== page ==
Whereas the schools of yesteryear were primarily constructed from concrete blocks on the exterior and solid floor surfaces such as linoleum, terrazzo and tile in the interior, many modern day schools are incorporating materials that limit undesirable background sounds. Doing so immediately limits the “bounce effect,” or reverberation of sound, that many of us recall from our classroom days.

Alternate materials include a softer, more porous standardized metal stud and sheetrock wall construction, filled floor-to-ceiling with sound attenuating material in its cavities to absorb sounds. Acoustic tile ceilings achieve the same effect, as do fritz tile floors, which limit extraneous noises, yet work nicely in high-traffic areas.

When new construction is not an option, there are budget-friendly alternatives that cut down on reverberation. A popular choice is to apply materiality to an existing structure by using decorative acoustic panels to cover concrete block walls. Since they are applied right over the previous surface, the change is cost-effective and can even add a decorative touch.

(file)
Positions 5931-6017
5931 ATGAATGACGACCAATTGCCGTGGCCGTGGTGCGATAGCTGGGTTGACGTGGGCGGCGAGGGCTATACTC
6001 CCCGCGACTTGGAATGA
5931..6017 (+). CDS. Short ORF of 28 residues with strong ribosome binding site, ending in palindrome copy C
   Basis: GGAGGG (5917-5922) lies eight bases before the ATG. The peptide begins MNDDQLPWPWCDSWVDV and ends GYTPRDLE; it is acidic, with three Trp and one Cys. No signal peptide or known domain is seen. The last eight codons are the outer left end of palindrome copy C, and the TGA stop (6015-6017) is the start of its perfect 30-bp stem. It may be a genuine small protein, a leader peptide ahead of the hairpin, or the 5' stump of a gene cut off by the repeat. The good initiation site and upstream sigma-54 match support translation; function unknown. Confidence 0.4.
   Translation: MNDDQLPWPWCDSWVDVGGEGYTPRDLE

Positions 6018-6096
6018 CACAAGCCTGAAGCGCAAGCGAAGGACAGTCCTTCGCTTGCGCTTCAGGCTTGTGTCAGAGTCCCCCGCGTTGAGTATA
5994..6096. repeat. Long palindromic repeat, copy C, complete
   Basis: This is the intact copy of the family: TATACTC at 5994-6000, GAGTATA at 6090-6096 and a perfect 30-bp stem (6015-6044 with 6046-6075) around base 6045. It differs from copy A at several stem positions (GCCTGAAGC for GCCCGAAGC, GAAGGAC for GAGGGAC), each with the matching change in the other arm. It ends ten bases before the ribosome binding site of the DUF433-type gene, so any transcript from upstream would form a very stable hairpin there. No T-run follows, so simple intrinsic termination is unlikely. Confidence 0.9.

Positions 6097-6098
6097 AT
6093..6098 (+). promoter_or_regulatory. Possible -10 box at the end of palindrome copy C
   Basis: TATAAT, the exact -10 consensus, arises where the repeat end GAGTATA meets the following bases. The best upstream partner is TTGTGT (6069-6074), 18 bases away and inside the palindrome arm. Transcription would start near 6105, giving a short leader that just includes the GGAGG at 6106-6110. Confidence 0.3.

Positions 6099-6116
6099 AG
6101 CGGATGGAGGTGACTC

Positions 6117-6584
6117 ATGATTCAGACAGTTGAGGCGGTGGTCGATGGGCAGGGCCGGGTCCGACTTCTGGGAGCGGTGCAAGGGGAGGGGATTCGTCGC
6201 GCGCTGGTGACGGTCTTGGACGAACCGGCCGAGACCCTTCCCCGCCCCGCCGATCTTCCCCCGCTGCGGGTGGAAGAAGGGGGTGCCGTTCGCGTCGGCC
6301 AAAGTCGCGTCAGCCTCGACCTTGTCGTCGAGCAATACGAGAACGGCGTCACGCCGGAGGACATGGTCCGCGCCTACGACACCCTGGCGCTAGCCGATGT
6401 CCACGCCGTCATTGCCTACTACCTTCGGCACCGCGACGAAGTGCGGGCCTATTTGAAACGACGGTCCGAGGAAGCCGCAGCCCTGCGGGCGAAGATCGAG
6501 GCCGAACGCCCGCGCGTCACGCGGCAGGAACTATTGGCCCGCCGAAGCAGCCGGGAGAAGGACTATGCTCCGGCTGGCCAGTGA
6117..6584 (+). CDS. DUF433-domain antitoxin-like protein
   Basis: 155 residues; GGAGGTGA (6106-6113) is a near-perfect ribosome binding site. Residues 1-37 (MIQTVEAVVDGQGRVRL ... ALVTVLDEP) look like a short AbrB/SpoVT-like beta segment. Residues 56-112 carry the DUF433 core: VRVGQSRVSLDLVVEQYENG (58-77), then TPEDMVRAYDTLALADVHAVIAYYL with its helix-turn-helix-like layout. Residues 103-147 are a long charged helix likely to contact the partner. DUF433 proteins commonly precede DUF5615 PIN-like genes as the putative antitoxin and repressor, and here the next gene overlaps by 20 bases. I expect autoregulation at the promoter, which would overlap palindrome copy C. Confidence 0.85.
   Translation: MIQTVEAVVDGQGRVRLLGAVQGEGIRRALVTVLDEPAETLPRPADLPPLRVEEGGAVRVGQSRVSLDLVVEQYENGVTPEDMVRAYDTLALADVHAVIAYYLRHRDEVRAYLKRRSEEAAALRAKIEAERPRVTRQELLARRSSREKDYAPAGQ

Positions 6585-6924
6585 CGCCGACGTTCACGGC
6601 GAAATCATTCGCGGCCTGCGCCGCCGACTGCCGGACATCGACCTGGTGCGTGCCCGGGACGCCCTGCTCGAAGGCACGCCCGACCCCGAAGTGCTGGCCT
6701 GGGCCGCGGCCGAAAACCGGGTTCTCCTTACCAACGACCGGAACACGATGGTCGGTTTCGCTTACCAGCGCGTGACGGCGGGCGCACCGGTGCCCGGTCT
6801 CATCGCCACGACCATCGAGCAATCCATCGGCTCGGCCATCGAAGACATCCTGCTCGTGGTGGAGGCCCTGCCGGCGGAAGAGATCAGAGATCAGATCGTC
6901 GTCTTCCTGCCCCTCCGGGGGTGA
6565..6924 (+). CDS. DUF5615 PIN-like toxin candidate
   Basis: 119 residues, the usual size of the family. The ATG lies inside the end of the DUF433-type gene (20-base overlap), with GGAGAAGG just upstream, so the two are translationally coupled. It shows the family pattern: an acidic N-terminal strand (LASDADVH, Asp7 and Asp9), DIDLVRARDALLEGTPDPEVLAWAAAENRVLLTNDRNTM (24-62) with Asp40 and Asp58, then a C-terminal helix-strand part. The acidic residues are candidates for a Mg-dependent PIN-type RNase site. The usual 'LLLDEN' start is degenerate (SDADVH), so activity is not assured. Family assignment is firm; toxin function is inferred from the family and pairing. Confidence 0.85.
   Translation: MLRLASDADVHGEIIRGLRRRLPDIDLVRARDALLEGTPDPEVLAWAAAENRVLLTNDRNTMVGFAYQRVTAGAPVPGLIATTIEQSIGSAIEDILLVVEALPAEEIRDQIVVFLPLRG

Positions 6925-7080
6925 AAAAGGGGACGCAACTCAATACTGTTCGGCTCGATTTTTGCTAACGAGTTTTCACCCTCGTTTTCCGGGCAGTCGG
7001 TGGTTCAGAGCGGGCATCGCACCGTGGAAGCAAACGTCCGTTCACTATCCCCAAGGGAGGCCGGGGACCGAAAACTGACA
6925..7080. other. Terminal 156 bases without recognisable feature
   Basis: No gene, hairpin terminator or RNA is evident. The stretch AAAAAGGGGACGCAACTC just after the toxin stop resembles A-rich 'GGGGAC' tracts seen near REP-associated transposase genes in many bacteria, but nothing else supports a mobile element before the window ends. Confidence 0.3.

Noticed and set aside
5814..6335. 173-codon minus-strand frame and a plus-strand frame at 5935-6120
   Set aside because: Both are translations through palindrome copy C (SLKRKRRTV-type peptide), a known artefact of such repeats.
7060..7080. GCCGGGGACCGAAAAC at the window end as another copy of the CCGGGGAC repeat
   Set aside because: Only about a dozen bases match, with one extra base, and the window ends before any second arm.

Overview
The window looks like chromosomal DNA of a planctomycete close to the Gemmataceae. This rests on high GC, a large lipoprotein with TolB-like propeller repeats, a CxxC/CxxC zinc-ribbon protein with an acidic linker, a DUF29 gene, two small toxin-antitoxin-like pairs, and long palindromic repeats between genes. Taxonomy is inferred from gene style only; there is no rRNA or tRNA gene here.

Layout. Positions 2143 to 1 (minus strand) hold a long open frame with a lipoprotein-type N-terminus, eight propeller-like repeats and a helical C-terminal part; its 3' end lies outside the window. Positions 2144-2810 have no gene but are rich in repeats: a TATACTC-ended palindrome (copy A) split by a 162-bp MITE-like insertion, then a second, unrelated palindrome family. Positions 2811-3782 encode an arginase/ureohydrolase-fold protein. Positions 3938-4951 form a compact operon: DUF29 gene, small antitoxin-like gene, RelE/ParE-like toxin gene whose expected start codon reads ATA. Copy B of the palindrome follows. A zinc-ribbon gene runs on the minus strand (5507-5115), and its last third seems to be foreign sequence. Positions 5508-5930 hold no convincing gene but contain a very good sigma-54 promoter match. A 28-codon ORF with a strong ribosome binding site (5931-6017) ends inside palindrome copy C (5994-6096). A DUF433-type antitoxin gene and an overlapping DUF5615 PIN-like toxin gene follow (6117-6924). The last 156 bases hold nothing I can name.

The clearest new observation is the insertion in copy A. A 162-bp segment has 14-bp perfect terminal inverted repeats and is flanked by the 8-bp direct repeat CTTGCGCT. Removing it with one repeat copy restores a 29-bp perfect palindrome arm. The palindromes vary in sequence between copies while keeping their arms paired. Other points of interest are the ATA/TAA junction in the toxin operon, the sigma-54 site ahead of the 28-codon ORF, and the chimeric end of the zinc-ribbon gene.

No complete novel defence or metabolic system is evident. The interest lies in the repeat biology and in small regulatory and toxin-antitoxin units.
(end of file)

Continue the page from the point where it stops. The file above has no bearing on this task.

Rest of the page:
For example, elementary schools often choose colorful panels to create a festive learning environment for little ones, while calmer hues are favored by the middle and high school clientele. Changing two of the three surfaces, by, for instance, installing ceiling tiles and wall panels, greatly reduces sound pollution. The change is immediate — and noteworthy — for the students.

When it comes to learning, a little attention to daylighting and acoustics goes a long way. With proper planning and consideration, stepping inside an American educational facility can be a better experience for all and one that is well worth the time and expense to get it right. 

Marc Spector, AIA, NCARB, is a principal at the Spector Group, a New York-based international architecture, master planning and interior design firm. To date, it has received over 100 awards from the American Institute of Architects and has completed over 1,500 projects in 12 states and five foreign countries. For more information, visit